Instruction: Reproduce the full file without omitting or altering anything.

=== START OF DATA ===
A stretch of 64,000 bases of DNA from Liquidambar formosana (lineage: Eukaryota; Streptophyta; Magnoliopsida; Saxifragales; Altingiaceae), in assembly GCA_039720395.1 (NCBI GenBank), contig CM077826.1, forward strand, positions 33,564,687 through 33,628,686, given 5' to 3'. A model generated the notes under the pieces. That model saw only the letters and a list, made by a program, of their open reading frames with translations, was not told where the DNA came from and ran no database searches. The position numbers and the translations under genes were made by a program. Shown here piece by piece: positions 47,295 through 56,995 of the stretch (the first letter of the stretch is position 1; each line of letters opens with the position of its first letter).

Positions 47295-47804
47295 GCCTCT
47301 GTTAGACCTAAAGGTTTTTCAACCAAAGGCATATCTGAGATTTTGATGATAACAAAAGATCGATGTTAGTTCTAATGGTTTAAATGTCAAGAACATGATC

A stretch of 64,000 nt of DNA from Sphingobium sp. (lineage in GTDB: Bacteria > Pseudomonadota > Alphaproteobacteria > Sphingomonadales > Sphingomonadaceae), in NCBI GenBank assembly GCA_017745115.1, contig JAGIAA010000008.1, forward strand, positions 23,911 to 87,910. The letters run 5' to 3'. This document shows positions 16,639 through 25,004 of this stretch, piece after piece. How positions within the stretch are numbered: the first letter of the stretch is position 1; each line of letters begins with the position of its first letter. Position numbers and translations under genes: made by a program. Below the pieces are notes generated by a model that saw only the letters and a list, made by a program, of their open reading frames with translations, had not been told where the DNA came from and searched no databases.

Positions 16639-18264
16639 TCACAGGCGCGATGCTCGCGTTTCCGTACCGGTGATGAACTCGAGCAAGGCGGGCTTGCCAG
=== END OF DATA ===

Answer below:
A stretch of 64,000 bases of DNA from Liquidambar formosana (lineage: Eukaryota; Streptophyta; Magnoliopsida; Saxifragales; Altingiaceae), in assembly GCA_039720395.1 (NCBI GenBank), contig CM077826.1, forward strand, positions 33,564,687 through 33,628,686, given 5' to 3'. A model generated the notes under the pieces. That model saw only the letters and a list, made by a program, of their open reading frames with translations, was not told where the DNA came from and ran no database searches. The position numbers and the translations under genes were made by a program. Shown here piece by piece: positions 47,295 through 56,995 of the stretch (the first letter of the stretch is position 1; each line of letters opens with the position of its first letter).

Positions 47295-47804
47295 GCCTCT
47301 GTTAGACCTAAAGGTTTTTCAACCAAAGGCATATCTGAGATTTTGATGATAACAAAAGATCGATGTTAGTTCTAATGGTTTAAATGTCAAGAACATGATC

A stretch of 64,000 nt of DNA from Sphingobium sp. (lineage in GTDB: Bacteria > Pseudomonadota > Alphaproteobacteria > Sphingomonadales > Sphingomonadaceae), in NCBI GenBank assembly GCA_017745115.1, contig JAGIAA010000008.1, forward strand, positions 23,911 to 87,910. The letters run 5' to 3'. This document shows positions 16,639 through 25,004 of this stretch, piece after piece. How positions within the stretch are numbered: the first letter of the stretch is position 1; each line of letters begins with the position of its first letter. Position numbers and translations under genes: made by a program. Below the pieces are notes generated by a model that saw only the letters and a list, made by a program, of their open reading frames with translations, had not been told where the DNA came from and searched no databases.

Positions 16639-18264
16639 TCACAGGCGCGATGCTCGCGTTTCCGTACCGGTGATGAACTCGAGCAAGGCGGGCTTGCCAG